They want to make sure they are serving you in the best possible way. Tell them what you want more of. What should they do less of or stop altogether? How can they help? Do you want more cowbell ? Let them know through the survey or the email alias. They love hearing from you!

Getting Started with Cloud Computing

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You’ve likely heard about how Office 365 and Windows Intune are great applications to get you started with Cloud Computing. Many of you emailed me asking for more info on what Cloud Computing is, including the distinction between “Public Cloud” and “Private Cloud”. I want to address these questions and help you get started. Let’s begin with a brief set of definitions and some places to find more info; however, an excellent place where you can always learn more about Cloud Computing is the Microsoft Virtual Academy.

Public Cloud computing means that the infrastructure to run and manage the applications users are taking advantage of is run by someone else and not you. In other words, you do not buy the hardware or software to run your email or other services being used in your organization – that is done by someone else. Users simply connect to these services from their computers and you pay a monthly subscription fee for each user that is taking advantage of the service. Examples of Public Cloud services include Office 365, Windows Intune, Microsoft Dynamics CRM Online, Hotmail, and others.

Private Cloud computing generally means that the hardware and software to run services used by your organization is run on your premises, with the ability for business groups to self-provision the services they need based on rules established by the IT department. Generally, Private Cloud implementations today are found in larger organizations but they are also viable for small and medium-sized businesses since they generally allow an automation of services and reduction in IT workloads when properly implemented. Having the right management tools, like System Center 2012, to implement and operate Private Cloud is important in order to be successful.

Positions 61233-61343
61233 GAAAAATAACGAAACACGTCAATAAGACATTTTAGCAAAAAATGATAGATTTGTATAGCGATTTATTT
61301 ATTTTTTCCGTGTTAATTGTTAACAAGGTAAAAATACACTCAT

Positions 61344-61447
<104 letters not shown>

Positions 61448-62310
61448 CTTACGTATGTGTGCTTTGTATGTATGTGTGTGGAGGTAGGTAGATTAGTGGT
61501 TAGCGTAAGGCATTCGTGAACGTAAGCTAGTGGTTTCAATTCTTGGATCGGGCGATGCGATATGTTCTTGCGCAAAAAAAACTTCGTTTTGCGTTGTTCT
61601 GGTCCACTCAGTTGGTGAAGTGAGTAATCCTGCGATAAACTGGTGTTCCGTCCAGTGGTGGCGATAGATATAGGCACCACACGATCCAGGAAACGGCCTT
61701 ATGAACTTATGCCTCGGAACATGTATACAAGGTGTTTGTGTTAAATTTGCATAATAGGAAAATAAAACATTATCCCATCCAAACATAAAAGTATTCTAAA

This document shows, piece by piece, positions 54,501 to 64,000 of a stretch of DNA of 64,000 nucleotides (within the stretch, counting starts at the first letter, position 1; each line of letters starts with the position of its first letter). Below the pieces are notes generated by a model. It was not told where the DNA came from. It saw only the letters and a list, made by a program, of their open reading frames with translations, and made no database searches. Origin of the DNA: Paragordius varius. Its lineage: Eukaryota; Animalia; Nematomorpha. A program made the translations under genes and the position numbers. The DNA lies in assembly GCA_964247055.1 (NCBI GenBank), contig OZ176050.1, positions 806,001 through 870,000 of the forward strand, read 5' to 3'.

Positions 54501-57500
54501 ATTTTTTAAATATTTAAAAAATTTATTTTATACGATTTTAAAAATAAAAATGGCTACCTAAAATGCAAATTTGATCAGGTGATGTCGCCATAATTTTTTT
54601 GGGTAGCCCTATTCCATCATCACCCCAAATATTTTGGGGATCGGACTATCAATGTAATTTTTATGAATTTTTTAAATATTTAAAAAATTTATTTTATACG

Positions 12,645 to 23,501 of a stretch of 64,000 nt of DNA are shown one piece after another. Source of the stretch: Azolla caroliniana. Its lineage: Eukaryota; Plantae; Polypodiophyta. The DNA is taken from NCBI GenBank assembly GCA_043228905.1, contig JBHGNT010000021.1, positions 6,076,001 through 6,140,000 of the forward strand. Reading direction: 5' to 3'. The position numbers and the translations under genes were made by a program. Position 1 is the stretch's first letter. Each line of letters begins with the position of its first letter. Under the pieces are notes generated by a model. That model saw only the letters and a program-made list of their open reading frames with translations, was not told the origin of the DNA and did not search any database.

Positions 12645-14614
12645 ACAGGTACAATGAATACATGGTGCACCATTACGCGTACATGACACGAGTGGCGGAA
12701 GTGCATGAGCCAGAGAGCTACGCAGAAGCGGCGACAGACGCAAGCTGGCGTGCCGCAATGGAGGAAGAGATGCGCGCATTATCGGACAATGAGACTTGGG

So – how do you get started? The first step is to determine what makes the most sense to your organization. The nice thing is that you do not need to pick Public or Private Cloud – you can use elements of both where it makes sense for your business – the choice is yours. When you are ready to try and purchase Public Cloud technologies, the Microsoft Volume Licensing web site is a good place to find links to each of the online services. In particular, if you are interested in a trial for each service, you can visit the following pages: Office 365, CRM Online, Windows Intune, and Windows Azure.